Peers have rejected a move that would enable the UK government to send asylum seekers offshore.
The Bill seeks to curb English Channel crossings and change how asylum claims are processed.
The House of Lords voted 208 to 155 to strip out the contentious provisions from legislation allowing overseas processing centres to be set up, similar to those used by Australia. Rwanda, Ghana and Albania have been touted as potential destinations. The plan would see the UK pay another country to take on the responsibility but no country has so far agreed to do so.
It was among a series of defeats inflicted by the upper chamber on the flagship Nationality and Borders Bill, setting the stage for a protracted round of parliamentary ping-pong, in which legislation passes between the unelected chamber and the Commons.
The measure to offshore asylum seekers drew cross-party criticism in the upper chamber.
Tory peer Baroness Stroud questioned how the policy would work in practice.
“How are we going to apply an operation that would be at the best of times excruciatingly complex to execute on a potentially huge scale?” she asked.
“And, of course, there is the irony of people seeking safety only to find themselves in a position of renewed vulnerability, potentially held indefinitely in detention abroad.
She called the proposal “deeply concerning” and “unworkable".
“The powers it would grant to our government are on the one hand ill-defined but on the other hand far-reaching, potentially hugely expensive and yet ineffective, exposing vulnerable people to further trauma rather than offering protection,” she said.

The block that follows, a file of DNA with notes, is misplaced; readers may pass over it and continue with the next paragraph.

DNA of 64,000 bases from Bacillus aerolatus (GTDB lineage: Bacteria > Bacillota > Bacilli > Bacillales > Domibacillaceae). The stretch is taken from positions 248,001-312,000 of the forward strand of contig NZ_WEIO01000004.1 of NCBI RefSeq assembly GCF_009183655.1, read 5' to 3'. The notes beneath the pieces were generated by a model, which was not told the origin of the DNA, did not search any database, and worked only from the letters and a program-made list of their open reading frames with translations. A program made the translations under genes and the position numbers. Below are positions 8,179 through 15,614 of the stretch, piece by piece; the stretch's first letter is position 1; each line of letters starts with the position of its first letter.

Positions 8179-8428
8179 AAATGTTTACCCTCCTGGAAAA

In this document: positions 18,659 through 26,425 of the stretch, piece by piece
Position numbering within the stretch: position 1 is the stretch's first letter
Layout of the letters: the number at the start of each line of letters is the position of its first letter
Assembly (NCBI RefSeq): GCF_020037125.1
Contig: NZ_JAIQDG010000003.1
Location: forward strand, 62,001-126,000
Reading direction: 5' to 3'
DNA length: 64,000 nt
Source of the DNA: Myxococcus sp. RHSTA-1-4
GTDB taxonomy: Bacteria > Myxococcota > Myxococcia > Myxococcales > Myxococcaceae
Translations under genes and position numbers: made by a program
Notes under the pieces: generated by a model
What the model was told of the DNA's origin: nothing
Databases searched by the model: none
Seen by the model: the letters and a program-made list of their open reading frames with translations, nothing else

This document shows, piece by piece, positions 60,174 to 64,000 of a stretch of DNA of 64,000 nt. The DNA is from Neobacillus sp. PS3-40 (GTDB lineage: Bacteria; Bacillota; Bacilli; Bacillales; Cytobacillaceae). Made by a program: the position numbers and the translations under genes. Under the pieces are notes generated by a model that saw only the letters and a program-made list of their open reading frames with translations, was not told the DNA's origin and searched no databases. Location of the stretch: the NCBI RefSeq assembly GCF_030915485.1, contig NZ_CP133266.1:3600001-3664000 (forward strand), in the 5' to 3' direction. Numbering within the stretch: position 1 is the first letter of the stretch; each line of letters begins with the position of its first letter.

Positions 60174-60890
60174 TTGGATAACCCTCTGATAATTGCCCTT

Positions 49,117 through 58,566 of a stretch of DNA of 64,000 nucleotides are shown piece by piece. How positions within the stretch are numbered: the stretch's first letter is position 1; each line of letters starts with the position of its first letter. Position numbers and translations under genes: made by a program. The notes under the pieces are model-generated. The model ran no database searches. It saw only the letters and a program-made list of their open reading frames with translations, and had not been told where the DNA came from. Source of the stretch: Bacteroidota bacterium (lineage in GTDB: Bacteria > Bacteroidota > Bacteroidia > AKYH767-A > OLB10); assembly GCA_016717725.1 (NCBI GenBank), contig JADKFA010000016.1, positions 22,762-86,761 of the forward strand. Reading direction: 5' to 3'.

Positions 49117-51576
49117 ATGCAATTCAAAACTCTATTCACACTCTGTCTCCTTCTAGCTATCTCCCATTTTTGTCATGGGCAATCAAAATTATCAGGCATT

The Bishop of Durham, the Rt Rev Paul Butler, highlighted the “deep harm that offshoring would have on everyone”, particularly children.
Former EastEnders actor Lord Cashman branded the policy “entirely unacceptable”.
The Labour peer, who previously served as an MEP, said: “It will place vulnerable people at risk.”
Former master of the rolls and ex-head of civil justice Lord Etherton, an independent cross-bencher, said: “The principle of offshoring while an asylum seeker is having their claim assessed is wrong in principle, oppressive in practice and lacking, critically, sufficient safeguards under the bill.”
Labour front-bencher Lord Rosser suspected having asylum seekers “out of sight and out of mind” was a main motivation of the government.
Home Office minister Baroness Williams of Trafford said in response: “The fact discussions are ongoing means I can’t give any particulars on how the process would work, and indeed the costings, would pan out.
“Much of these matters are for the negotiation table.”
She said the policy would only be operationalised in accordance with our international obligations.
“We are committed to ensuring overseas asylum processing is both humane and safe, taking into circumstances which may mean that overseas processing is not appropriate for particular individuals,” she continued.
“But for far too long, we have allowed people smugglers to decide where and how people cross borders and claim asylum.
“These uncontrolled and unsafe routes have led to terrible tragedies off our shores.
Baroness Williams outlined the government's main aim as destroying the “business model” of human traffickers by reducing the demand for their services by making it easier to remove those who undertake dangerous journeys or otherwise “abuse” the asylum system.
“We are working to provide a fair and functioning system which provides protection to those in need while preventing abuse at the same time,” she added.
Earlier, in another government defeat, peers backed a move that would ensure the UK could not deny asylum to refugees who passed through a “safe” third country until it had formal return agreements in place.